In addition, Japanese star maps were influenced by Chinese astronomy, as several star maps in Japan held the same Chinese star names. They were created as direct copies from the Chinese, but only a few still remain popular. Shibukawa Harumi, known as the "first official astronomer of the Edo period", published two kinds of star maps, which were adapted from the traditional Chinese model, which came from Korea. Some star maps were created by Takahashi Kageyasu and Ishizaka Joken and are still inspired by western astronomy, which essentially landed in Japan through China by the book "T'ienching huomen". The book's popularity in China was short-lived bevause of its simplification, excessive mistakes and inaccuracy, but it was immensely popular in Japan.
Kanji: Usage of Chinese characters in JapanEdit
Kanji is the term for adopted Chinese characters used in written Japanese. The Chinese writing system influenced spoken Japanese language first and thus "provided key vehicles for intellectual creativity". Its origin in Japan dates back to the Kofun period, and its introduction is believed to be between 300 and 710 AD.
It is believed that the Japanese writing system came under influence by the Chinese through its written language. In the beginning, most writing in Japan was done by immigrant clerks who wrote in Chinese. One individual in particular, known as Wani, helped to introduce the Chinese characters into Japan. Wani was a scholar that had arrived sometime during the late 4th century from one of the Korean kingdoms, Paekche (also known as [Baekje]]). He supposedly brought 11 volumes of Chinese writings with him to Japan. Wani remained in Japan and helped to inspire groups of scribes that later became known as the Fumi-no-obito. Literacy was rare and was limited to immigrant groups and their families during the 5th and the 6th centuries. The act of writing and learning Chinese was instigated in Japan in the early 5th century.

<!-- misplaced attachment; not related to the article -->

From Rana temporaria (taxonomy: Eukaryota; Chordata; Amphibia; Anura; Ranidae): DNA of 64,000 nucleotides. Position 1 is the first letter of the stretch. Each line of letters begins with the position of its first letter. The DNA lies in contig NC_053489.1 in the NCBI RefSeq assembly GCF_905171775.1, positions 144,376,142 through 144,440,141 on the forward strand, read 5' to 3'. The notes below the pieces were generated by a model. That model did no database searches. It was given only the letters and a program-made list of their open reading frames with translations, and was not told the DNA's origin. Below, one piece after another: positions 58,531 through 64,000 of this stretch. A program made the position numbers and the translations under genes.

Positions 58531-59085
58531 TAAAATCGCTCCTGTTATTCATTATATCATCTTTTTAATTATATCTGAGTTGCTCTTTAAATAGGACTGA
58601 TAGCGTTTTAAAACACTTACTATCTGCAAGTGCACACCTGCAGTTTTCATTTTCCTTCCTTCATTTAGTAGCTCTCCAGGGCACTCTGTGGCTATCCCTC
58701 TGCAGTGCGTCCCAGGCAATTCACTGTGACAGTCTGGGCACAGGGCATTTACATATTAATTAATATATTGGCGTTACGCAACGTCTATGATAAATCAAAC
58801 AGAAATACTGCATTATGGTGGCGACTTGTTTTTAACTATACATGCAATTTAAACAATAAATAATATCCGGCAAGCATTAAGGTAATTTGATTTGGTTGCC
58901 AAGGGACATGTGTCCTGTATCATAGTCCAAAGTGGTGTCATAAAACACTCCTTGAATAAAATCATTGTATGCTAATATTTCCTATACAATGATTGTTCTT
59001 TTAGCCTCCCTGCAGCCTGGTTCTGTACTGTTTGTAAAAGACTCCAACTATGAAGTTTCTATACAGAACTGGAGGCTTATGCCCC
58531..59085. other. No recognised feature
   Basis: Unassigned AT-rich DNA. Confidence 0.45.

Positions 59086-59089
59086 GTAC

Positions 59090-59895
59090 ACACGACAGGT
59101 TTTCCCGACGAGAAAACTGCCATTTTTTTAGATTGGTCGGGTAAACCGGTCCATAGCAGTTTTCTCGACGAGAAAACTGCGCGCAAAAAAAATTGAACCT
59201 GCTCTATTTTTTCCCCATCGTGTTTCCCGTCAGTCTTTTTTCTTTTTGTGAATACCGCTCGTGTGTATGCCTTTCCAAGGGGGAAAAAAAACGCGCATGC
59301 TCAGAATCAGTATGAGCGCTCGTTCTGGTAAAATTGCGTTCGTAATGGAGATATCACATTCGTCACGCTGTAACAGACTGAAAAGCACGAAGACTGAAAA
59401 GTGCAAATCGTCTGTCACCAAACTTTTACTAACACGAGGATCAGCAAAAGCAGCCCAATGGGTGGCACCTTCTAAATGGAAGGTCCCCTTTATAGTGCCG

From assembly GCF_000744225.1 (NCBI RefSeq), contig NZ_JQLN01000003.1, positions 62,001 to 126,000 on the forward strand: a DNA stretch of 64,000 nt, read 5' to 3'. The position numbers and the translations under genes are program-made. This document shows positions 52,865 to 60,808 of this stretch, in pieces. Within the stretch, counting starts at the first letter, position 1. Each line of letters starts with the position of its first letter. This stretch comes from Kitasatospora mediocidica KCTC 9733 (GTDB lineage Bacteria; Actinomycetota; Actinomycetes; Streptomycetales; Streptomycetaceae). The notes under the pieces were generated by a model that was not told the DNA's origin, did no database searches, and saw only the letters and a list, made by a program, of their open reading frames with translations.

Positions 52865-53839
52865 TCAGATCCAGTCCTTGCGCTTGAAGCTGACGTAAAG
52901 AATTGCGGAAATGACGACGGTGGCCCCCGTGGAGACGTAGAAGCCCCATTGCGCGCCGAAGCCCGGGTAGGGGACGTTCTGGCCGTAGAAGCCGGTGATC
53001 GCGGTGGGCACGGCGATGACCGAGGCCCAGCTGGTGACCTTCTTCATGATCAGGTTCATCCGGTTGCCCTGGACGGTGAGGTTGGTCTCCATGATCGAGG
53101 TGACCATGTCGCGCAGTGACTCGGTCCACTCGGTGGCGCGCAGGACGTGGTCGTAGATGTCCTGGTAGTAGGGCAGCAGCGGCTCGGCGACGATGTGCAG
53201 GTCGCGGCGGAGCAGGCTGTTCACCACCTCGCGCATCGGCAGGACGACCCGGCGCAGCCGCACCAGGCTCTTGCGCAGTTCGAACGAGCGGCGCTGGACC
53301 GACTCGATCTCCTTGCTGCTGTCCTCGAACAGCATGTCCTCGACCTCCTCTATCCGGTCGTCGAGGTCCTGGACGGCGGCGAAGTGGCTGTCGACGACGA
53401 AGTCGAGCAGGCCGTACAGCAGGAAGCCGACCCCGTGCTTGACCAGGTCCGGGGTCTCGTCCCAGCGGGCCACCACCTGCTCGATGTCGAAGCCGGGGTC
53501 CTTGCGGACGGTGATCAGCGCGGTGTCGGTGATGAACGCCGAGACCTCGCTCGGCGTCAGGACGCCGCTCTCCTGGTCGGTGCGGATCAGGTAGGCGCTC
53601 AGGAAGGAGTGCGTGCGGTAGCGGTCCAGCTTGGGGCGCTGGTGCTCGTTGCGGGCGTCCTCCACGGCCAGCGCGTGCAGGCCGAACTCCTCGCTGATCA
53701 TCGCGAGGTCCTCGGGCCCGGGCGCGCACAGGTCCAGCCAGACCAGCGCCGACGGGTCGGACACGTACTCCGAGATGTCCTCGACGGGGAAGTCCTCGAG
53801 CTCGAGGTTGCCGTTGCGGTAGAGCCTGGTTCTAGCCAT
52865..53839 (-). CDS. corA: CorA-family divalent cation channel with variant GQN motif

Within the 7th century, Japanese scholars-aristocrats began to learn Chinese reading and writing with the purpose of doing business.
The adaption of Chinese characters was said to be challenging, but its outcome allowed Yamato Japan to establish a bureaucracy. It also helped Japanese authority figures gain control of clans and peasants. Moreover, the introduction of Chinese into Japanese broadened Japan's access to educational texts on ranging subjects, such as science, religion, art, and philosophy. Consequently, as Japanese students began to master Chinese, they could travel to China and thus continue to learn about the language and culture.
It has been said that the introduction of Chinese characters and learning in the 4th century AD. highlighted a grand "turning point in Japanese cultural development".
Nakatomi no Kamatari created the clan known as Fujiwara in 645. It stayed in power until the 11th century, when the military class (or the samurai) assumed its position. After the Fujiwara clan, the Taika reforms were created in 646 and helped to create a new system of government, which was influenced by the Chinese model. Land became purchased by the state and thus was to be redistributed fairly to all. The land reform was a gateway for "introducing the new tax system that was also adopted from China".
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Many cultural items are part of Sino-Japanese heritage: here are a few examples:
- "Ancient Japanese & Chinese Relations". World History Encyclopedia. Retrieved 2018-11-08.
- "Yayoi linked to Yangtze area". www.trussel.com. Retrieved 2019-04-27.
- Stearns, Peter N. (2000). The Spread Of Chinese Civilization To Japan. Pearson. p. 394.
- Liu, King Shu (1917). "The Origin of Taoism". The Monist. 27 (3): 376–389. doi:10.5840/monist191727311. JSTOR 27900647.
- Sekimori, Gaynor (2018). "Daoism in Japan: Chinese Traditions and Their Influence on Japanese Religious Culture Ed. by Jeffrey L. Richey". The Journal of Japanese Studies. 44: 181–186. doi:10.1353/jjs.2018.0018. S2CID 148685937 – via JSTOR.
- Hammer, Elizabeth. "Buddhism in Japan". Asia Society.
- Abé, Ryūichi (1995). "Saichō and Kūkai: A Conflict of Interpretations". Japanese Journal of Religious Studies. 22 (1/2): 103–137. doi:10.18874/jjrs.22.1-2.1995.103-137. JSTOR 30233539.
- Miyajima, Kazuhiko (1988). "Influence of Chinese Astronomy on Japanese Culture". Vistas in Astronomy. 31 (1): 805–808. Bibcode:1988VA.....31..805M. doi:10.1016/0083-6656(88)90310-8.
- "Birth of the Chinese script and its adoption in Japan". Heritage of Japan. 2009-01-29. Retrieved 2018-11-08.
- Grigg, Hugh (30 June 2013). "Hanzi and Kanji: Differences in the Chinese and Japanese Character Sets Today". East Asia Student.
- Irving, Richard (25 March 2014). "Taika Reforms". Nakasendo Way.